Kim’s post about her restorative vacation put me in mind of my efforts to rest more regularly.
I realize how weird that sentence is. It’s bizarre to think that I have to work at resting, but it does require a concentrated effort.
If left to my own devices, I will keep doing the thing I’m doing until it’s done and then I will rest. That works just fine on small projects – a blog post, running an errand, doing the dishes – but it becomes a problem when the project is any bigger than that. If I am not careful, I’ll find myself working away on a large project until I run out of time or until something more pressing comes along.
I’m not a ‘workaholic’, I don’t feel compelled to work all the time, that’s not my motivation at all. I just have this mistaken idea that in order to really relax, I need to have all my work finished. I don’t want to have a time limit on my rest, nor do I want thoughts of my remaining tasks to intrude on my rest time. So it’s not that I want to do MORE work, it’s that I want it all out of the way so I can just sink into my rest.
Of course, things don’t work like that. I’m a writer and a life coach and I have two teenage sons, there isn’t really a point at which I am done. Instead, I can reach ‘done for now’ and ‘done for today’ or ‘that’s enough on that project.’ – see Jennifer Louden’s ‘Conditions of Enoughness’ for a good discussion of that last point.
I’m a bit nervous about resting because I am afraid that I will derail myself and not get back to my tasks. I’m sure my natural tendencies on this point are complicated by my ADHD. I want to get things done before I get distracted, I see the work as a whole unit instead of seeing it as being able to be broken down into parts, and I want the work ‘out of the way’ so I can focus on the next thing – rest- without thoughts of work intruding.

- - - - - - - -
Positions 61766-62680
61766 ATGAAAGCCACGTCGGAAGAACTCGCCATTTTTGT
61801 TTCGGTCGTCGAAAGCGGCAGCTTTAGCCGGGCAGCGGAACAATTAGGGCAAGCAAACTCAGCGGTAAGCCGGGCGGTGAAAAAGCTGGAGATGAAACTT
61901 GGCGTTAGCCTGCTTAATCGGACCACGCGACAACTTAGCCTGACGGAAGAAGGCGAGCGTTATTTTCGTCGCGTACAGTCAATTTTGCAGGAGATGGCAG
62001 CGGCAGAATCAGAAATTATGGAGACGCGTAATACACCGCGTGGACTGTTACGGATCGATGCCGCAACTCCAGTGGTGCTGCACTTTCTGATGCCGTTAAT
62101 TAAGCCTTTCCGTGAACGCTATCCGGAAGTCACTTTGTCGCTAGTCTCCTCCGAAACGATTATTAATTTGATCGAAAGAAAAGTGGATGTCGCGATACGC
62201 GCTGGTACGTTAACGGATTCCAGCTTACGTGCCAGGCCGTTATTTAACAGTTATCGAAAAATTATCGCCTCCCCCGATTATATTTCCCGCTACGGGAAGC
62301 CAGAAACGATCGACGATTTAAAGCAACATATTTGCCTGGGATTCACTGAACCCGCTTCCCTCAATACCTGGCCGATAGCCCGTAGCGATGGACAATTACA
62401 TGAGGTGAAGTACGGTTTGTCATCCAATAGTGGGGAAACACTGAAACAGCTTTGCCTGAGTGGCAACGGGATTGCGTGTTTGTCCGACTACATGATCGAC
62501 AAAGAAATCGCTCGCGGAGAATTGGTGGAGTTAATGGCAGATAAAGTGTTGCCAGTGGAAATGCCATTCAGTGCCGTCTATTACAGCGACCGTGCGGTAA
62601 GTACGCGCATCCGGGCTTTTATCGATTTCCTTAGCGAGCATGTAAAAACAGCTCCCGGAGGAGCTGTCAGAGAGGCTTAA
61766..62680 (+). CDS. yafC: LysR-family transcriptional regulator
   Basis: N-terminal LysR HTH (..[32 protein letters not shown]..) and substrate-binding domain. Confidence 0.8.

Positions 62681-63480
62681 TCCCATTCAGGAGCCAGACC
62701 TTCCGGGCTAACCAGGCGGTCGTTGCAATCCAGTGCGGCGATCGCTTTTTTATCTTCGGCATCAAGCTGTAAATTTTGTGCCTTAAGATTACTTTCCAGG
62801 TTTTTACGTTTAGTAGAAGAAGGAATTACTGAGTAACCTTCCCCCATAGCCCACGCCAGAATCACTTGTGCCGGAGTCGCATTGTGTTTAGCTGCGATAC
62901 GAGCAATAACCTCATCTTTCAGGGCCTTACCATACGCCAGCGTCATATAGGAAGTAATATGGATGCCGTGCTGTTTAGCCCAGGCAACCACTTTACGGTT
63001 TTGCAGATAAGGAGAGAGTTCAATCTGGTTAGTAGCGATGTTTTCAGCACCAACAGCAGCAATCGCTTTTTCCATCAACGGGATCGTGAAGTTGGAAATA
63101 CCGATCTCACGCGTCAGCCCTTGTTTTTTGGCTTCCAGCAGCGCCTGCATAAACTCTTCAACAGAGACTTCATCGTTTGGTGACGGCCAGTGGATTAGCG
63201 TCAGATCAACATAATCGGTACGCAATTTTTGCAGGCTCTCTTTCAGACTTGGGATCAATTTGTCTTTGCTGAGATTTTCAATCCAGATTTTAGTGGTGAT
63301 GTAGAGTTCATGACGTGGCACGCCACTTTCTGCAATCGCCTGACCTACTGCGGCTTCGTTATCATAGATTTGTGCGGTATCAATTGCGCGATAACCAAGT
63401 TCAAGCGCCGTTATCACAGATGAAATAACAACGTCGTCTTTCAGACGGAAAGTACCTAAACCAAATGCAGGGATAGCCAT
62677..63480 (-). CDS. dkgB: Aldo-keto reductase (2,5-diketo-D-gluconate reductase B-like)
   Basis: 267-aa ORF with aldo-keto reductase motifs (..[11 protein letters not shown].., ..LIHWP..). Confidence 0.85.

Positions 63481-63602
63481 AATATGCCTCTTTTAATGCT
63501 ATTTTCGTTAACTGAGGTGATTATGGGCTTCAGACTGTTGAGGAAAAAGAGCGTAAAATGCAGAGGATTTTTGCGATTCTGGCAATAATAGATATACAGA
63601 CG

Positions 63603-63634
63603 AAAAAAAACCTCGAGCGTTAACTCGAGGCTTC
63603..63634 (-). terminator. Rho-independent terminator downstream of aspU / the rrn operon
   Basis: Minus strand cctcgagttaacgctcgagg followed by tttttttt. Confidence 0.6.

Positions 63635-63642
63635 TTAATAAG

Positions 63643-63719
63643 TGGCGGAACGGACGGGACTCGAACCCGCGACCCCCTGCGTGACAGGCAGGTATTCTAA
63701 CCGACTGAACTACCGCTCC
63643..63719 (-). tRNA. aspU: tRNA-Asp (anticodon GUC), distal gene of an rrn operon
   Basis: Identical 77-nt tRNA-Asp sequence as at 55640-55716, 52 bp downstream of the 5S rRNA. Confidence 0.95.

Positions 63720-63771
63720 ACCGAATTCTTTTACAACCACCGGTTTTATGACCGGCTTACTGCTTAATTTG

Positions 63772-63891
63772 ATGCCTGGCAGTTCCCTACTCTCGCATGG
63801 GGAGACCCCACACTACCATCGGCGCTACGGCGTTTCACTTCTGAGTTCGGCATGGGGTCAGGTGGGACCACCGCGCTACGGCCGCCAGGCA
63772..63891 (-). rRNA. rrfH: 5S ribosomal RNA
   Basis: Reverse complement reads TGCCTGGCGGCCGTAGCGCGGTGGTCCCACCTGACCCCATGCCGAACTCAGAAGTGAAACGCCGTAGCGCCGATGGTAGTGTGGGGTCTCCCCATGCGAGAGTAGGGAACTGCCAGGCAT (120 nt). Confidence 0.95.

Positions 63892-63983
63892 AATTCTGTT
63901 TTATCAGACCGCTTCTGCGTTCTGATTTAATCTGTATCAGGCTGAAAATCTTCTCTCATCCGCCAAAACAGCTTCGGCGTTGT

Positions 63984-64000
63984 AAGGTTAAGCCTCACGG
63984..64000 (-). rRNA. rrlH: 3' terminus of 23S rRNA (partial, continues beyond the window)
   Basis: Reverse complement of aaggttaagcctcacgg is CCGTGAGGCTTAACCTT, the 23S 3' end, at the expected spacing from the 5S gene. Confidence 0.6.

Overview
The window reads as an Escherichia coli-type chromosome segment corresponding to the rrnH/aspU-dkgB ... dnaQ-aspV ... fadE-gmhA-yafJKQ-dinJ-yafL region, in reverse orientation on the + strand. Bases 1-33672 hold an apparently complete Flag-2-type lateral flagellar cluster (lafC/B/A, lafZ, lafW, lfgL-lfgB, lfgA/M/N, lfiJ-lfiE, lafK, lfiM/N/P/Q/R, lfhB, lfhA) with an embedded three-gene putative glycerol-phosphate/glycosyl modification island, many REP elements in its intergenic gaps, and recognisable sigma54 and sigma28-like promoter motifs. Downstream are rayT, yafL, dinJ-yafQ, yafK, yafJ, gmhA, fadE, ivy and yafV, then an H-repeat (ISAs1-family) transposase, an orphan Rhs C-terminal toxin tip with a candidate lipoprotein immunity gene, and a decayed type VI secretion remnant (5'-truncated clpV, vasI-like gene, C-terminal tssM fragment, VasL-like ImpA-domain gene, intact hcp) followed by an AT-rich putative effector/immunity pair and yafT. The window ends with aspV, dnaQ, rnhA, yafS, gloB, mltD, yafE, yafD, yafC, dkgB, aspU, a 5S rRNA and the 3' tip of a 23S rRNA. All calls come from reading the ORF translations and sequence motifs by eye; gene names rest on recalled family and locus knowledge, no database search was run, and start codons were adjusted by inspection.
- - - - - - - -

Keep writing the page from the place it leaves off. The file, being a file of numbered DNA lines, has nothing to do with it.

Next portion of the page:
I always coach my clients to rest more often and I have to coach myself to do the same thing. I have little notes posted all over the place reminding me to take breaks. I try to pay attention to how I am holding my shoulders and if my breathing is deep enough – two sure signs of needing to rest.
That works pretty well (unless I get deeply into whatever I am working on – my brain HATES switching tasks at that point) and I’ll end up lying in my hammock for a few minutes, or taking my tea out on front steps, or sitting down with my book for a while. However, I need more rest during my workday – especially since the nature of my work means that it doesn’t always confine itself to regular work hours.
When my kids were small and home with me all day, I used to joke that if stay-at-home moms had two guaranteed fifteen minute breaks and a half an hour for lunch every day the job would be a lot easier.
It wasn’t possible for me to do then but I am thinking about instituting that for myself these days (I work from home so I have a fair bit of control over my schedule). Maybe setting an alarm for a morning break and an afternoon break would make it easier for me to rest a couple of times a day.
I usually have success when I take something like that out of the realm of an in-the-moment choice and make it an automatic part of my schedule.
Just like Kim concluded yesterday, rest is restorative. I know that, even if I sometimes forget in the moment.
I don’t want to rest more so I can be more effective in my work (that’s a side benefit), I want to rest more because I feel better when I do.
How do you ensure that you get enough rest? What do you do when you are resting?